by Carl Strang
Over the weekend I realized that I forgot to resume my winter practice of sharing my species dossiers. Better late than never, I guess. The idea here is to keep a record of everything one knows of a species from personal experience, apart from the literature or other second-hand reports. It is a discipline that supports a practice of observation, and when I first set these up in the 1980’s I was embarrassed to find how little I could write for many common species. The dossier begins with that introductory paragraph, followed by dated notes from subsequent years. Date codes take this form: 6MR14, where the first number is the date, followed by a two-letter unique month code and the year. Though the cackling goose more recently has been recognized as a separate species, such was not the case when I was in Alaska, so I combine them with Canada geese here.
I know Canada geese principally from observations in western Alaska (cackling Canada goose) and DuPage County, IL (giant Canada goose). They migrate in large flocks through Culver, IN, occasionally using the center of Lake Maxinkuckee as a nighttime roost, and staying several days. Pairs stay together year round, and their brood of young remain with them through its first winter. Several thousands overwinter in DuPage County, roosting at Amoco Research Center and Fermilab. In spring, McKee Marsh is a major site. They nest on small islands whenever possible. The nest is built on the ground, of grass lined with a down and grass mixture. The male stands guard while female incubates. The young leave the nest when fully dry, the day after they hatch. Goslings eat small insects, sedge and grass seeds when very young, graze when older. The peeping cry of young can remain well into fall, when their plumage is similar to adults.’ Corn and other grains, as well as grass stems, are popular adult foods. They have a loud honking flight, or “nervous” call, higher pitched in the smaller cackler and other tundra subspecies. The pair’s duet “song” of similar notes is performed on territory. Stranger adult and older young are kept away by the adults. Cackler broods wander after the hatch, but usually remain in the general vicinity of the nest. The eggs are white, becoming yellowish stained over time. V formations and higher altitudes are used in longer flights. Cacklers covered nests and snuck off sometimes. At Kokechik Bay, their nests were concentrated in a zone 0.75-1.25 mile from the edge of bay, in taller lowland tundra vegetation than brant.
Data on cackling Canada goose nests, 1971. All but 2 females flushed from a distance of more than 20 meters. The nearest water to the nest ranged 2-80 feet, all but 3 within 5 feet. Vegetation height around the nest ranged 3-10 inches, all but 4 less than 6 inches. The nest interior diameter ranged 4-6.25 inches, median 5 inches. The outer diameter ranged 5×16 to 9.5×19 inches. Nest depth ranged 2-4 inches. Clutch sizes were 2, 3, 4, 4, 4, 4, 4, 5, 5, 5, 6 and 7. Egg widths ranged 43.4-52.3 mm, and egg length ranged 63.0-79.8 mm.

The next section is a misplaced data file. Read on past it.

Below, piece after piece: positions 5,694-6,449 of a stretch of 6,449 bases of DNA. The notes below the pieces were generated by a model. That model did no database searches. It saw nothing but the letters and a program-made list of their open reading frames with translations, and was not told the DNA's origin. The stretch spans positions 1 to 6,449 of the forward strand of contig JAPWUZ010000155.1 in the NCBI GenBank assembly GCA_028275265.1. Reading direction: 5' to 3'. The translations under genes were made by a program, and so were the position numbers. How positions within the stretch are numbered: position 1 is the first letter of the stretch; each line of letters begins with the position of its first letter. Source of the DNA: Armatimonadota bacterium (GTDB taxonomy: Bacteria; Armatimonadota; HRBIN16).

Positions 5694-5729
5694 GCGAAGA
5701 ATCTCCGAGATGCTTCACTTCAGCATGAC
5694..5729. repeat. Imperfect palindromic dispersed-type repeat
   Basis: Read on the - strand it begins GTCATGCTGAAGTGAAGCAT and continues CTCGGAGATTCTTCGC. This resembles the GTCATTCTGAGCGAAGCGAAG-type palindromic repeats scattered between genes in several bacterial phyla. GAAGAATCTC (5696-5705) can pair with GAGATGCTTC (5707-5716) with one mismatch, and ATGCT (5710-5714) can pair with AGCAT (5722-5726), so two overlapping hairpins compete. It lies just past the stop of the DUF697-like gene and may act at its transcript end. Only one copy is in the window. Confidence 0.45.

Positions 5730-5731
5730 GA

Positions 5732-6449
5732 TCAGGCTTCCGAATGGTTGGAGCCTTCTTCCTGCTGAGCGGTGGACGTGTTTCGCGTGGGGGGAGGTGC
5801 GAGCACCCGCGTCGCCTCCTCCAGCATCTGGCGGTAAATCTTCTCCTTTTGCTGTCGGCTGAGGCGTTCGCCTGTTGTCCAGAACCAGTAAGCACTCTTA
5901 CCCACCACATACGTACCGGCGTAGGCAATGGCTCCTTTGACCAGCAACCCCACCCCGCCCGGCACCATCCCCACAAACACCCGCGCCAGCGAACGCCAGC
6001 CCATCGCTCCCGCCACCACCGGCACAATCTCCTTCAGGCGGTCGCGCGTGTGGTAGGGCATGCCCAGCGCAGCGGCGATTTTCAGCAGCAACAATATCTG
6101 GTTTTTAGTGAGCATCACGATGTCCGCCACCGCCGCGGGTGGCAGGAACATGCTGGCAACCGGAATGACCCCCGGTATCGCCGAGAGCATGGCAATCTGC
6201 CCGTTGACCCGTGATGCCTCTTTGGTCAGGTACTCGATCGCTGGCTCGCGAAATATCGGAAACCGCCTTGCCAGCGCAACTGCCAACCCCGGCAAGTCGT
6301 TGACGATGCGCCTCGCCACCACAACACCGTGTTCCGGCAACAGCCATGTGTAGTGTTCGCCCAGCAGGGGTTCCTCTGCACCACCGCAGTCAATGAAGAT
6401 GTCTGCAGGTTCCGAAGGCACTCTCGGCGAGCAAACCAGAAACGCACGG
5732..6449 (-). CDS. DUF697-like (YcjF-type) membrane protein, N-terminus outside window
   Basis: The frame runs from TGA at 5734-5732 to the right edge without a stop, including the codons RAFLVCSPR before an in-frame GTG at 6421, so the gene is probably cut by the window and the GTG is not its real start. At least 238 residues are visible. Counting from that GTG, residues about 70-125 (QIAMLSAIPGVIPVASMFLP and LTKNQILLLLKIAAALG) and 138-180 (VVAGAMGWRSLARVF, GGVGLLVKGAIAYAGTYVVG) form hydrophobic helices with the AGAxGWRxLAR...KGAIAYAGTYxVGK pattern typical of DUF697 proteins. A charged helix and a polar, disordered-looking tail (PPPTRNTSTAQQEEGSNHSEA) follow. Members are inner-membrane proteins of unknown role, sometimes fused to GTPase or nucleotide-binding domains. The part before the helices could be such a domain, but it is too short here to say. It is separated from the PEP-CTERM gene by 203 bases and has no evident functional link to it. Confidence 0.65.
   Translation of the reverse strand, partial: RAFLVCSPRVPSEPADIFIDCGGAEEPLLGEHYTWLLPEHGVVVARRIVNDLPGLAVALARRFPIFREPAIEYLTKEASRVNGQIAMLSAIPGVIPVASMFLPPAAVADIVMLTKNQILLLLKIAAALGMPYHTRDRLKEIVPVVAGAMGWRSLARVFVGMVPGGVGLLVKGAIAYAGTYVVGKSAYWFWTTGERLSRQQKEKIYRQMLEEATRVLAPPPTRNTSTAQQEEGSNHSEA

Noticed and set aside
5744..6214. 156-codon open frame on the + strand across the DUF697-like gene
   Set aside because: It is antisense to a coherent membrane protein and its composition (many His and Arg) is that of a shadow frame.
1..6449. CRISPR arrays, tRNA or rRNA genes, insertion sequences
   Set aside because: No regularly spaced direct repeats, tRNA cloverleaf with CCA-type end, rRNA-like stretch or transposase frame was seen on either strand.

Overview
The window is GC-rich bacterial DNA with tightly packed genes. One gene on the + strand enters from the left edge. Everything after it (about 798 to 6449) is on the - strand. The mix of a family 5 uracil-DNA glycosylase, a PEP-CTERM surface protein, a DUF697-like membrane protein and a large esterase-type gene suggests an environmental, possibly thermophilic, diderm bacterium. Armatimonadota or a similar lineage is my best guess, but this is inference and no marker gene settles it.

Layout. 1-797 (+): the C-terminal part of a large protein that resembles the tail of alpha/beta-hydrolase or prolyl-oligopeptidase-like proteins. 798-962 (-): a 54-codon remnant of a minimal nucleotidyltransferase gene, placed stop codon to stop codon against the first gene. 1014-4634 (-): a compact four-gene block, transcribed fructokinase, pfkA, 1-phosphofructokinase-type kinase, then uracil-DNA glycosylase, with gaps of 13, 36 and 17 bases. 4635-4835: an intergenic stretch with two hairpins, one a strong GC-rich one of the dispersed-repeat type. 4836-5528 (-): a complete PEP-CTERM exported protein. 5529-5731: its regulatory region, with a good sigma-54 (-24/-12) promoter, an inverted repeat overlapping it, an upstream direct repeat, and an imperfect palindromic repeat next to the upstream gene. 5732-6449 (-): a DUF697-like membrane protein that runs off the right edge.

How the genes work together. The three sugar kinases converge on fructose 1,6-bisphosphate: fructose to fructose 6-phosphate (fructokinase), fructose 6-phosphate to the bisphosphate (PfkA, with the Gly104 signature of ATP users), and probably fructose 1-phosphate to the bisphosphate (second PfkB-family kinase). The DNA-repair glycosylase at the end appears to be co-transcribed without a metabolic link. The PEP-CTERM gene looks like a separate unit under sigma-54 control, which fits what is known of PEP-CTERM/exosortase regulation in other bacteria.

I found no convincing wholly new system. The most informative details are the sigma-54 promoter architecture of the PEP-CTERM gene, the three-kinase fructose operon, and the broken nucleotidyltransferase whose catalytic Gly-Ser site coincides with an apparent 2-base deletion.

Nests often are constructed on old nests from earlier years. Cackling geese usually saw me approaching from a very great distance, at least partly covering nest and departing before I discovered it.
19AP87. McKee Marsh, Blackwell Forest Preserve. Territorial encounter with males curving necks and bringing chins in contact with surface of water. Roaring, hoarse calls of males backed by higher-pitched hoots of females. Larger pair pushed back smaller. Sometimes larger male turned toward his female, then back toward other pair. Both pairs rested within 8 feet of one another for a while, preening immediately after the encounter. When retreating, smaller pair kept themselves low in the water, seemed to ignore larger pair and did not call or display, simply swam away from them.
18MR99. A pair of Canada geese stayed around the island in the Willowbrook marsh all week (eventually nested).
12AP99. The Willowbrook geese are on the nest.
14AP99. The goose nest has been destroyed, the eggs preyed upon, at Willowbrook. Tracks in mud show at least 2 coyote round trips wading out. No other predator tracks.
16AP99. The goose pair continues to stay close to their nest site (also there as late as 3MY; never did renest).
29AP11. Mayslake. A pair of Canada geese with 2 goslings crossed the isthmus from Trinity to May’s Lake, settled onto one of the south side lawns. This was not the pair nesting on a muskrat house in the parking lot marsh; that nest still is under incubation. That pair is different from the pair that successfully brought 4 goslings to the lake last year and got 2 to fledging; the male in last year’s pair was banded. They showed up, without their goslings, in February but later were absent.
(Additional observations have been the subject of blog posts, and can be accessed by using the blog’s search feature with the species’ name).